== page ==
I am one week pregnant. I don't feel like eating anything and am losing weight. What should I do?
The very first thing you need to do is see your doctor! I am not sure if your chief complaint is morning sickness or something more serious. Below are a few ideas that can help to alleviate morning sickness but they should not be a substitute for discussing this problem with your doctor! Your doctor may refer you to a dietitian who can help to ensure you are getting the calories you need! Since you are just beginning your pregnancy you may be interested in my book, The Everything Pregnancy Nutrition Book.
- Stay away from foods with strong odors and flavors that may trigger nausea. Women who are pregnant sometimes find that they have an exaggerated sense of smell, which makes common smells seem unappealing.
- Keep your kitchen well ventilated during cooking and meal times or let someone else do the cooking for you.
- Go easy on spicy foods such as those cooked with pepper, hot chili peppers, and garlic.
- Some women may find cold food easier to tolerate than hot foods. Everyone is different so listen to your body and do whatever works best for you.
- Before getting out of bed in the morning eat a starchy type food such as dry crackers, graham crackers, melba toast, dry toast, pretzels, or dry cereal to help get rid of stomach acid. Carbohydrate-rich foods can help to slowly elevate your blood sugar levels and help prevent symptoms of nausea.
- Rise out of bed slowly. Abruptly going from laying down to standing up can increase feelings of dizziness and nausea.
- Instead of three large meals, eat five to six small meals or snacks per day every two to three hours. Don.t allow yourself to become hungry. Nibble on carbohydrate-rich foods such as crackers, dry cereal, pretzels, and rice cakes.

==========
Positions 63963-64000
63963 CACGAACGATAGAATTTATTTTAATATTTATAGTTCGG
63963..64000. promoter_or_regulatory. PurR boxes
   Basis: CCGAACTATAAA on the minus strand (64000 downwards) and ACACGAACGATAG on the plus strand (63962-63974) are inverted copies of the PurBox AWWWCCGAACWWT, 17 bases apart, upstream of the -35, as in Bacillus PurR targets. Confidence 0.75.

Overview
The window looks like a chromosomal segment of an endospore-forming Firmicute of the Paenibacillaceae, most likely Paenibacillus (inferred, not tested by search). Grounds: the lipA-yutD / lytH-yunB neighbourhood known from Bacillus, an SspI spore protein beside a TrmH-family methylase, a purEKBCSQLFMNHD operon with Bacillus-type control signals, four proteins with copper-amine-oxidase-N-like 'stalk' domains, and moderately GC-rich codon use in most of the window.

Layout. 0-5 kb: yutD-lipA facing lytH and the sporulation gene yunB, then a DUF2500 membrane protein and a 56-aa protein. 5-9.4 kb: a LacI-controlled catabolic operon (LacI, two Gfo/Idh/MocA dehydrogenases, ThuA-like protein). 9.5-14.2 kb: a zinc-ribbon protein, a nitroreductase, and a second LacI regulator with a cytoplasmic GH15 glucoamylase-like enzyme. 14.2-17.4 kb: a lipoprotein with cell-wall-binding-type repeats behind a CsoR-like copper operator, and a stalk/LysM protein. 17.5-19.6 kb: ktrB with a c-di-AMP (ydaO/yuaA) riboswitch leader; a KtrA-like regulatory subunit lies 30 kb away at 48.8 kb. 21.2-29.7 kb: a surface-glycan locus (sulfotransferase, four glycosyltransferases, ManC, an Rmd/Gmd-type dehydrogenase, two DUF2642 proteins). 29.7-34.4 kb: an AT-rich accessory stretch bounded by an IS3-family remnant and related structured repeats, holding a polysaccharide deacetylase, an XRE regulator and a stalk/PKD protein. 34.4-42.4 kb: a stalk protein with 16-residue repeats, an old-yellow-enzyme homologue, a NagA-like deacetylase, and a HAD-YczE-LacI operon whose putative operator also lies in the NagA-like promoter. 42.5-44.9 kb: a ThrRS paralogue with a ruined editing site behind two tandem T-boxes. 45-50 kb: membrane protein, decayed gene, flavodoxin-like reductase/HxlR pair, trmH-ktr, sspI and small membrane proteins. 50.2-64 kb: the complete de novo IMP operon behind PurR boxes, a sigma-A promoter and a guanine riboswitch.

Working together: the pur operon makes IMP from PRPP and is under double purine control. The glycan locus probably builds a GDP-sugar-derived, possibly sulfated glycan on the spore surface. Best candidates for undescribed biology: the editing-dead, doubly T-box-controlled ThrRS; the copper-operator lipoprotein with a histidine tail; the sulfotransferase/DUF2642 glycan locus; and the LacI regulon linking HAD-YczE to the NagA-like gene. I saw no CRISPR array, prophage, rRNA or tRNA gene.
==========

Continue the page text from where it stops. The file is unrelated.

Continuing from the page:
- Drink beverages between meals and not with meals and always make sure you are well hydrated.
- Limit fried, greasy, and other high-fat foods that may be hard to digest. Stick to easy-to-digest foods such as plain pasta, potatoes, rice, fruits, vegetables, lean meats, fish, poultry, and eggs.
- Eat your meals and snacks slowly.
- Before going to bed at night eat a light snack such as peanut butter on bread and a glass of milk, yogurt, or cereal.
- Try beverages that may help settle a queasy stomach such as lemon or ginger tea, ginger ale, lemonade, peppermint tea, or water with a slice of lemon. Experiment with beverages because some women do better with hot liquids while others do better with cold ones.
- Choose foods that agree with you and stay away from ones that don't. Even if they aren't perfectly nutritious, it is better to get something in. If the problem persists though and you have a hard time eating nutritious type foods for long periods of time, speak to your doctor and a dietitian.
- Take advantage of the times that you do feel good and eat nutritious foods at those times that you may not have the taste for at other times.
- Iron supplements and PNV's can sometimes intensify nausea. Make sure to take them with food. Do not stop taking them if you find they are adding to your nausea! Speak with your doctor first.
- Some women find relief by sucking on "fireballs", an intense cinnamon candy.
-- Kimberly, RD LD